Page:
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An Taobh Tuathail presenter Cian Ó Cíobháin: ‘You meet people who are very passionate about the show. That’s mind-blowing’

The DJ is celebrating 25 years’ broadcasting his alternative-music show on RTÉ Raidió na Gaeltachta, and recalls nerve-racking first show

Next month Cian Ó Cíobháin will have been presenting An Taobh Tuathail, the alternative-music show that he hosts on RTÉ Raidió na Gaeltachta every weekday night, for 25 years. Back in the 1990s he’d been working as an intern at the station’s studios in Casla, in Connemara. The station played mainly traditional music and Irish-language folk at the time, and wrapped up its programming at 8pm. Ó Cíobháin advocated for a contemporary-music programme, and the station gave him a shot. What unfolded is a 2½-decade exploration of sound.

For the first six years Ó Cíobháin used the station’s effective ban on English-language lyrics to his advantage, playing instrumental electronic music, jazz and post-rock. “It was absolutely nerve-racking,” Ó Cíobháin says of his first An Taobh Tuathail. “When the microphone opened and the show was live, and the red light came on, I didn’t have much experience to fall back on. I didn’t have the vocabulary to describe records as I do now. I didn’t even have a glossary, really. My heart would have been palpitating. I would have been very nervous. My voice would have shook.” The first track he played was The Nightside by The Prunes.

Those early days were a shock to the system for RnaG – and for listeners. Go tobann, the musical palette of the station had expanded into new territory. “The show was on seven nights a week. The other presenter was Rónán Mac Aodha Bhuí, who passed away last year. He was a far more polished presenter than I was – actually, one of the best broadcasters I’ve ever come across in any language. I was on the train to Dublin listening to him, and I couldn’t believe what I was hearing coming out of Raidió na Gaeltachta, Rónán playing fresh beats, his lovely Donegal Irish.”

Growing up in west Co Kerry, “we only had Dave Fanning on 2FM,” Ó Ciobháin says of his access to contemporary music as a teenager. “We’d record the show and talk about what he played on the show on the bus the next day. I remember him playing Nirvana – Smells Like Teen Spirit – but everyone had misheard it as ‘Smells like tea and spirit’.


“I would have been aware of John Peel. I didn’t have the BBC to listen to, but I would have been aware of his playlists and the odd tape going around of his shows. I loved the very early broadcasts John Kelly and Donal Dineen did on Radio Ireland,” Ó Ciobháin says of the pair’s evening shows on Today FM’s predecessor. “I remember coming back from Donegal, and having the radio on, and they were on for about five hours.

“They were ear-openers for me. Up to then it was pretty much indie rock on Dave Fanning, and he would have predominantly played singles and well-known tracks, whereas these guys were digging into the record collection. I hadn’t really heard radio like that before.”

When Ó Ciobháin went to college in Galway, the then-thriving club scene carved out new aural territory. “There was a whole row out in Salthill of clubs open most nights of the week,” he says. “There was a house night called Sex Kitchen; there was a reggae night; there was Club Chaos; Disconauts had a night called Something Wonderful; there was an indie night called Psychedelia. That was the club night I went to most, run by Darragh Purcell. He was a very adventurous DJ. He was playing Leftfield and things like that when they first came out. I used to go on my own to those nights when I first came to college, because I didn’t know that many people.”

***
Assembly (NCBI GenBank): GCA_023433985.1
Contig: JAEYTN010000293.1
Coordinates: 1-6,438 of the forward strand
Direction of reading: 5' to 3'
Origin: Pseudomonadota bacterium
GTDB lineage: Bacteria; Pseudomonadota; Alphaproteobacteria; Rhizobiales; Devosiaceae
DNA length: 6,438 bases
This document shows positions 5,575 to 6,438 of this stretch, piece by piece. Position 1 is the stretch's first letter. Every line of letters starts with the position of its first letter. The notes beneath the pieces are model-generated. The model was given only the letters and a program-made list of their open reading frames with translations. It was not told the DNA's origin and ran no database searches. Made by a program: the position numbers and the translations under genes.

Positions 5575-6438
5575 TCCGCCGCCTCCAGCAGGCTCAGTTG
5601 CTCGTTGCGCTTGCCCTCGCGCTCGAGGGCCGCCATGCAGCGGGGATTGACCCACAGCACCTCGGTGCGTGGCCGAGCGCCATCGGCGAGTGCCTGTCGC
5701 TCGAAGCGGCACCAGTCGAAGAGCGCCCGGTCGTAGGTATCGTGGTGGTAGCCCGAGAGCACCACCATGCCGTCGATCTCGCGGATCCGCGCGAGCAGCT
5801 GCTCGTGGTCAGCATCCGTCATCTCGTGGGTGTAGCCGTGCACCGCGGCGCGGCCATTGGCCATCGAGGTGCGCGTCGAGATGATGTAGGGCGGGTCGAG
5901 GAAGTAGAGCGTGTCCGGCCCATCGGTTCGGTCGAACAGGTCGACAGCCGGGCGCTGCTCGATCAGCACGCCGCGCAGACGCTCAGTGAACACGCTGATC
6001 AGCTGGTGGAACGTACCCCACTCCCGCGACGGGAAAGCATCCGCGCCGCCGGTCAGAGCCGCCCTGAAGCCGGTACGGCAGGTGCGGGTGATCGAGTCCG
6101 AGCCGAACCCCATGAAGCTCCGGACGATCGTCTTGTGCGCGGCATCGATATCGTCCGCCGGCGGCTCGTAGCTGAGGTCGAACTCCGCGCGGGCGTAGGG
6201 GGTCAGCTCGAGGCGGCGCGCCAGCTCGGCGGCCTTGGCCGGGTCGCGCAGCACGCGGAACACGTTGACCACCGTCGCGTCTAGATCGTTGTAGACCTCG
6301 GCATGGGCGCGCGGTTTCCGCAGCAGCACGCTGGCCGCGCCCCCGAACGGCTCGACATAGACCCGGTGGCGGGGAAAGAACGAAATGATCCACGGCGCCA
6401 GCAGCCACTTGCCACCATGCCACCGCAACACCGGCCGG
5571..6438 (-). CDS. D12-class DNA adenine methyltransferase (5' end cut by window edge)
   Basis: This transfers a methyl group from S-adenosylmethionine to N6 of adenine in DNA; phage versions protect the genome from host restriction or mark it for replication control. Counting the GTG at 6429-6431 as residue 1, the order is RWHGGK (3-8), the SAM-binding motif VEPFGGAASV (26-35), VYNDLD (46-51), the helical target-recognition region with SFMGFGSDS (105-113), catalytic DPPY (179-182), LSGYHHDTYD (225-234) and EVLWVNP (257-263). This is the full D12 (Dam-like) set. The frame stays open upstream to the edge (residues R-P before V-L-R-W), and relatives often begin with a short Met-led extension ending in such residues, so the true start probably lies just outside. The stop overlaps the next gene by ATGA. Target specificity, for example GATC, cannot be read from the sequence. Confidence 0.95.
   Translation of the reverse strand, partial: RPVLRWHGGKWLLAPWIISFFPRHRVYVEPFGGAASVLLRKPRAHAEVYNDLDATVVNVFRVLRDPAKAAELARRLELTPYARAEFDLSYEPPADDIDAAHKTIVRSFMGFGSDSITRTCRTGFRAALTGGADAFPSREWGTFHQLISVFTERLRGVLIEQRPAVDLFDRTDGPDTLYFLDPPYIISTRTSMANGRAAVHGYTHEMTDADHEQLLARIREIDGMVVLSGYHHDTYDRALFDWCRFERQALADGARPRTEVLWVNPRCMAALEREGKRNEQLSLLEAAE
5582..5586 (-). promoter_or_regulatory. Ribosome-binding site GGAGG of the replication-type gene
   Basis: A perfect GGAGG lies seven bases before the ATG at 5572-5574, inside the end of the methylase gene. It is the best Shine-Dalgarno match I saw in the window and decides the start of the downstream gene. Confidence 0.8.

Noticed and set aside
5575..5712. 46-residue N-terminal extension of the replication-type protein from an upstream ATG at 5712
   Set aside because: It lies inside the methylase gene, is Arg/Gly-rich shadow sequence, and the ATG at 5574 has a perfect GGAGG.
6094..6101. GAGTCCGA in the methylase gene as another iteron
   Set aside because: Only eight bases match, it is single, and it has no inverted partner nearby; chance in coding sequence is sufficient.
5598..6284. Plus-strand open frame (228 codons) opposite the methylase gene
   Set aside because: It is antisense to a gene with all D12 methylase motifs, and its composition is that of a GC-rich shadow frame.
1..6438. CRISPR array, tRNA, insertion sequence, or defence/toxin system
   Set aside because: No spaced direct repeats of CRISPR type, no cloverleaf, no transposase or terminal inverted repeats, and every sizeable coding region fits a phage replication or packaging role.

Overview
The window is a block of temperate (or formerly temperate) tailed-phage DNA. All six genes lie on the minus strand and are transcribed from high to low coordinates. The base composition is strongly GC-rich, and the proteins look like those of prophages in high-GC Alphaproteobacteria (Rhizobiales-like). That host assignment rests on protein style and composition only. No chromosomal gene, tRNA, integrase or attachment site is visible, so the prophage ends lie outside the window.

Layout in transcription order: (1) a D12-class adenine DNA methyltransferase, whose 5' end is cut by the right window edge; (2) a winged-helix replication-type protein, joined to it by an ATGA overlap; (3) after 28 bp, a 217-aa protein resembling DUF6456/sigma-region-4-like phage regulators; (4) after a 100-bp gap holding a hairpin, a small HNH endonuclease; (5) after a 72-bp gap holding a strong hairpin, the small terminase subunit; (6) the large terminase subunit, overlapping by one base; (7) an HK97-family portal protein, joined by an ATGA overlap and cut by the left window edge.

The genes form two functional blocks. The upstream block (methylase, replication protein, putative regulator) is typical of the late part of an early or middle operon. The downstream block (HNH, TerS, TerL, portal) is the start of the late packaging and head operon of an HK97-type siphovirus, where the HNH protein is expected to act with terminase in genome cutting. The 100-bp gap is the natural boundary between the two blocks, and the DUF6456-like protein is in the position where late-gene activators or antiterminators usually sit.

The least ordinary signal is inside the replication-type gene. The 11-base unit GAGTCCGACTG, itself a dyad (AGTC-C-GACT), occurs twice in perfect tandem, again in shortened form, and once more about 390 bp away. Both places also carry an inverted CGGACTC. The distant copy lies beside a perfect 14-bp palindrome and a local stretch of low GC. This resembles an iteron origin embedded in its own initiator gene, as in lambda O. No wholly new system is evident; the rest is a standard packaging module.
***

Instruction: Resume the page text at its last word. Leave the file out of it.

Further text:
Ó Ciobháin says he feels lucky to have employers who took a risk and stuck with it, “that someone would trust a DJ in this modern age to not have to go by a playlist. It’s a dying breed, to have a curated radio show on a national station. There’s a certain element of pride that I’ve made it this far and I’m still there.”

Many fans of the programme are almost obsessive about its playlists, its progression and Ó Ciobháin’s curation. “You meet people who are very passionate about the show,” he says. “That’s mind-blowing. They have their own notion about what the show is about. It’s a huge part of me, but the show almost has its own personality where I lock into a vibe that’s An Taobh Tuathail.” (To mark its 25th birthday, from Monday April 29th to Friday May 3rd the show will feature exclusive new music, previously unreleased and unheard beyond its makers. The next evening, Ó Cíobháin will celebrate with his club night, Disco Dána, at Cuba in Galway.)

So much has changed in its quarter-century, including the process of discovery. “You literally had to go to subterranean venues back in the day, and only knew about them because you picked up a flyer in a record shop,” Ó Cíobháin says of finding new records. “You had to leave the house. You had to go seek. You had to gather information. You had to figure out where stuff was happening. Now you don’t have to leave the house.”

Ó Cíobháin still stands out in Ireland as a DJ of huge taste and sophistication. “There’s a little bit more weight and heft to this anniversary than previous ones, probably due to the passing of time,” he says. “In the last couple of weeks I’ve been thinking a lot about one thing: how many people we’ve lost in the last 25 years. Musicians, artists, producers I’ve played on the show – Susumu Yokota, Ryuichi Sakamoto, Sinéad O’Connor – but also listeners and friends, DJs, people like Andrew Weatherall. You just think, I’ve survived this far, I’m still here, the show is still here. That’s as good a reason as any to celebrate.”

An Taobh Tuathail is on RTÉ Raidió na Gaeltachta at 11pm each Monday and at 10pm from Tuesday to Friday